Tuesday, September 16, 2014

To Kill a Mockingbird by Harper Lee

"You want to be a lawyer, don't you?" Our father's mouth was suspiciously firm, as if he were trying to hold it in line.

Jem decided there was no point in quibbling, and was silent.  When Atticus went inside the house to retrieve a file he had forgotten to take to work that morning, Jem finally realized that he had been done in by the oldest lawyer's trick on record.  He waited a respectful distance from the front steps, watched Atticus leave the house and walk toward town.  When Atticus was out of earshot Jem yelled after him: "I thought I wanted to be a lawyer but I ain't so sure now!"

I haven't read To Kill a Mockinbird since high school; then, I thought it was a good book.  When Brittany was reading the book, she told me I needed to re-read it because I would fall in love.  I expected her to be right--what I didn't expect, though, was how right she would be.  Reading this book, now, was a religious experience and nearly brought me to tears multiple times.  On some occasions I would have to stop reading because the writing was so beautiful that I needed to let the feeling linger before I moved on.  So, yes, I loved this book.

Despite having a plethora of reactions to this book, I want to focus on a question that readers of this blog will (surely) have an opinion about: What is the difference between a great book and a good book.  Here's what I've come up with:

First, To Kill a Mockingbird is universal in a way that even good books are not.  Lee accomplishes this using Scout's innocence.  By filtering the narration through Scout's ostensible innocence, the novel's narrator is relatable.  It's easy for any reader to envision viewing the world the way Scout does.  However, I write "ostensible innocence" because there's an illusion here: the narrator is writing through the eyes of an innocent young girl, but often uses diction or conclusory, reflective statements to remind the reader that this is a narrator remembering back.  For example, when Atticus tells Scout to go to bed after she'd been listening to a long conversation between him and Uncle Jack: "I scurried to my room went to bed . . . . But I never figured out how Atticus knew I was listening, and it was not until many years later that I realized he wanted me to hear every word he said."  So, at the same time that Scout is relatable, the reader benefits from Scout's hindsight ruminations.

Second: Lee's writing is remarkably beautiful. I use the adverb because the writing here is beautiful in way that surpasses other writers..  Consider this line, describing the childrens' performances of plays during the summer, "But by the end of August our repertoire was vapid from countless reproductions, and it was then that Dill gave us the idea of making Boo Radley come out."  I have never seen "vapid" used in this context and I love it.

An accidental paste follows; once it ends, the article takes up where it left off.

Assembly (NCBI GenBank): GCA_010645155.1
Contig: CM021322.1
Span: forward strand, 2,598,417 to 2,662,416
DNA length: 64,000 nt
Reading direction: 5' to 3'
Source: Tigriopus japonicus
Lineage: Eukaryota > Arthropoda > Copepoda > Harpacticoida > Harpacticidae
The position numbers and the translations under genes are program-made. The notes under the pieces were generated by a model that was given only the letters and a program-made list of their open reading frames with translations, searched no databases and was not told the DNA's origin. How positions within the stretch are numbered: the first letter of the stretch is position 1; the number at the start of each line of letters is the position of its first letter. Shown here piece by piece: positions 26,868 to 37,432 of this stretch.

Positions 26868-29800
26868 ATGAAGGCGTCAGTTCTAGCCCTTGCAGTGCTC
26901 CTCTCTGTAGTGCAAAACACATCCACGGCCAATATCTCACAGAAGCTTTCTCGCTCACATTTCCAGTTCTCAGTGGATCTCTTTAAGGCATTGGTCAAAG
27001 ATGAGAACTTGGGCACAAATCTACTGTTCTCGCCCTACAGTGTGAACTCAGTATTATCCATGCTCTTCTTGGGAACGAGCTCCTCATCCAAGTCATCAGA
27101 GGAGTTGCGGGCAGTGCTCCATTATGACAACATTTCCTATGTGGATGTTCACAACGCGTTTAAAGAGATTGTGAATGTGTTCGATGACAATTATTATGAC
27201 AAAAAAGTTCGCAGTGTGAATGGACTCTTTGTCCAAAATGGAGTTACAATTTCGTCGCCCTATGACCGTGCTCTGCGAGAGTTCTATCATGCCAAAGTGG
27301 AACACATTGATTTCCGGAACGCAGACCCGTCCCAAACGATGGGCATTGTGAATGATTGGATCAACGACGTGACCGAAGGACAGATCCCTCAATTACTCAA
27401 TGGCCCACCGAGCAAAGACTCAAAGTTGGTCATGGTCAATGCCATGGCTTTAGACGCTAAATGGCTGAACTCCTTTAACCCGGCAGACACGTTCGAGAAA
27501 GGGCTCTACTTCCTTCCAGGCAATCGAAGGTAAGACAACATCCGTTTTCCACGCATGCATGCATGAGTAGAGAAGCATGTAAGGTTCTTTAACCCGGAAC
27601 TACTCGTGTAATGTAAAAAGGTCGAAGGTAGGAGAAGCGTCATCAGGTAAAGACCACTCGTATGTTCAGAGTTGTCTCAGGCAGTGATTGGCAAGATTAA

Or, this:
We know all men are not created equal in the sense some people would have us believe--some people are smarter than others, some people have more opportunity than others, some ladies make better cakes than others--some people are born gifted beyond the normal scope of most men.
But there is one way in this country in which all men are created equal--there is one human institution that makes a pauper the equal of a Rockefeller, the stupid man the equal of an Einstein, and the ignorant man the equal of any college president.  That institution, gentlemen, is a court . . . Our courts have faults, as does any human institution, but in this country our courts are the great levelers, and in our courts all men are created equal.
This passage, beautiful in its own right, also reflects a motif spread throughout the novel: the inequality of the world contrasted by the idealism of equality.  We see it again when Miss Maudie describes Atticus's talent with guns:  "If your father's anything, he's civilized in his heart.  Marksmanship's a gift of God, a talent--oh, you have to practice to make it perfect, but shootin's different from playing the piano or the like.  I think maybe he put his gun down when he realized God had given him an unfair advantage over most living things."

Finally, Atticus is himself a character that makes the book remarkably good.  Atticus is presented as heroic, and it's easy to accept it whole-heartedly.  I love this image, captured by the movie:

I also love this introduction of Atticus in the beginning: "His first two clients were the last two persons hanged in Maycomb County jail.  Atticus had urged them to accept the state's generosity in allowing them to plead Guilty to second-degree murder and escape with their lives, but they were Haverfords, in Maycomb County a name synonymous with jackass."  Notably, even in this early description of Atticus, he's the voice of reason.

Anyway, this review's too long and reeks of someone trying to say too much without focus.  So, my question, friends: what makes a great novel?  And, is To Kill a Mockingbird a great novel?

Thursday, September 11, 2014

American Born Chinese by Gene Luen Yang